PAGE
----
Shiny and new, but feeling ephemeral

The Thinker by Rodin

Muscles hurting? Check. Sweating much of the day while I frantically move things from one place to another? Check. Feeling overwhelmed with this business of moving in general? Check. Feel like I am in real estate hell? Check, check, check.

But here we are in our new house on a prominent hill in Florence, Massachusetts with about a third of our stuff in it. The rest of it remains in a storage unit until a mover can get to it. While we are in the house, we still don’t own it due to some frustrating real estate settlement issues. I’ll have more on that in a bit. But the builder was nice enough to let us in, as they have done with other owners in the past when things were not 100% done and these snafus happened. We had to sign a “hold harmless” agreement and if we don’t settle by October 7 (it was originally October 1) we start paying rent of $100 a day.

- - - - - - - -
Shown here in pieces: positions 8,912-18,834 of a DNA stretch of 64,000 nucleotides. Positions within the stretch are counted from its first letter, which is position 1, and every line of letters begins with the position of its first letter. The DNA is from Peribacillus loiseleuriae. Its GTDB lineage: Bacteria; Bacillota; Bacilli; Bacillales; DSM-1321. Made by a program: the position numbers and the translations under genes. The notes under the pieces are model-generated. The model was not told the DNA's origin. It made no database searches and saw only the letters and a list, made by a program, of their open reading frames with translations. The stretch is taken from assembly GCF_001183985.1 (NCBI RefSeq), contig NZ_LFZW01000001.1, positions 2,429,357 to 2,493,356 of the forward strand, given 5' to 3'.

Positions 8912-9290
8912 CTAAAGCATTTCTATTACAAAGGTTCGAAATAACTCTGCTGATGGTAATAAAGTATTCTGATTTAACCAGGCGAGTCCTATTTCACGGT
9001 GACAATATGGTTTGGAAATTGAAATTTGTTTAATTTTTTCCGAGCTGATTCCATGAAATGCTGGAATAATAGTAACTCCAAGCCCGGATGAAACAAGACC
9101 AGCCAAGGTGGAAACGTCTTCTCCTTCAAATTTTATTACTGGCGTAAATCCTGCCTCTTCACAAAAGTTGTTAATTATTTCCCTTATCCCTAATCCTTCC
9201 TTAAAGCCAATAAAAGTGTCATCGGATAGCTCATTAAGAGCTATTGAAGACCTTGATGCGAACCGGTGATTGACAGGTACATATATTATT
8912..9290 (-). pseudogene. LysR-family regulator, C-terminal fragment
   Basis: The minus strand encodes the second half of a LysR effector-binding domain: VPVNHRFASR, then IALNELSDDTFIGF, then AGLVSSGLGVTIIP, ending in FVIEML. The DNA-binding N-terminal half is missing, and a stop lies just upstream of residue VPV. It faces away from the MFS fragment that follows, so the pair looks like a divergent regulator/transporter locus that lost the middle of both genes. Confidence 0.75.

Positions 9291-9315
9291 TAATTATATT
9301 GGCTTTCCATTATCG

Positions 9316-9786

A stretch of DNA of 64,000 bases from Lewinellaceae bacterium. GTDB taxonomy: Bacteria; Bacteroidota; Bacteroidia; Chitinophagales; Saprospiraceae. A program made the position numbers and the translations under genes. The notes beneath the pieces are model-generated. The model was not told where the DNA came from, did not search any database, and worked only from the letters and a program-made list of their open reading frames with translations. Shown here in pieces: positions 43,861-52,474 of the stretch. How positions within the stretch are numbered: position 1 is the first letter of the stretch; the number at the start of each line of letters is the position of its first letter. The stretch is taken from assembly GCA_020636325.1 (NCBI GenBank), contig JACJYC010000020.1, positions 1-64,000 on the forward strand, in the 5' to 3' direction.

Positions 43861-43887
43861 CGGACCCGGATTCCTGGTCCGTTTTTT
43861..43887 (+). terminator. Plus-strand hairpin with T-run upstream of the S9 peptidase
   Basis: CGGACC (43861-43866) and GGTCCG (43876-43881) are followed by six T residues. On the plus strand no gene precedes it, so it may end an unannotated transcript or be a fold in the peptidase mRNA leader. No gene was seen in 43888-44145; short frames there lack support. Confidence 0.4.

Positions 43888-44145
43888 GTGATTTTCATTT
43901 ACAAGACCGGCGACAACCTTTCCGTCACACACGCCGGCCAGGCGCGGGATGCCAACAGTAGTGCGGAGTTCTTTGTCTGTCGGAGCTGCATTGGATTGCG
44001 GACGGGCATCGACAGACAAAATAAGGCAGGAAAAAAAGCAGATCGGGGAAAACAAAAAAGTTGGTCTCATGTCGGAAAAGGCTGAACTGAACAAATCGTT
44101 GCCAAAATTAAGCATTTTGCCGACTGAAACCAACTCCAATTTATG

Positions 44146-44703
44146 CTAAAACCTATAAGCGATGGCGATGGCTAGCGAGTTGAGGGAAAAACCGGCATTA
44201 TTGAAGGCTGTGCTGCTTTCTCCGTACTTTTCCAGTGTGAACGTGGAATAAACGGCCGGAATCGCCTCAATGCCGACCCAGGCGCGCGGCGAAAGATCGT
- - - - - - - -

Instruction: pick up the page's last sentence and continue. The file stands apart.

We can be annoyed with our builder for his extended delays, something not unusual in the home construction business. But we can’t complain that they did a poor job constructing our house. The house is solidly constructed and the standards for its construction were very high throughout the whole process. We know because we had five months to watch the process. Our house sits in a 55+ community. It comes with a full but empty basement and a huge loft bigger than our old apartment. Also up there is a large adjacent storage room. The main level has a kitchen and living room of course, but we also have a sunroom in the back. The main level has two bedrooms, two baths and extra wide doors. It is highly energy efficient. We have gas heat when we need it and a gas stove too. The master bathroom includes a shower and a soaker tub, as well as two vanities. It anticipates a time when we might be aging in place and need to navigate in wheelchairs. The wood floors were not prefinished. They were installed untreated and stained three times with the stain of our choice, and lacquered twice. We have a two-car garage with the interior actually finished and painted. We have a deck made with plastic wood that will still look pristine when we are dead. We even have a sprinkler system built in that we can’t control, part of one that belongs to the whole complex. It comes on whenever the system figures our turf (landscaped in earlier this week) should be watered. The house definitely smells new and everything is pristine, clean and shiny. Of course there are some lingering issues and mistakes. They will be addressed in time.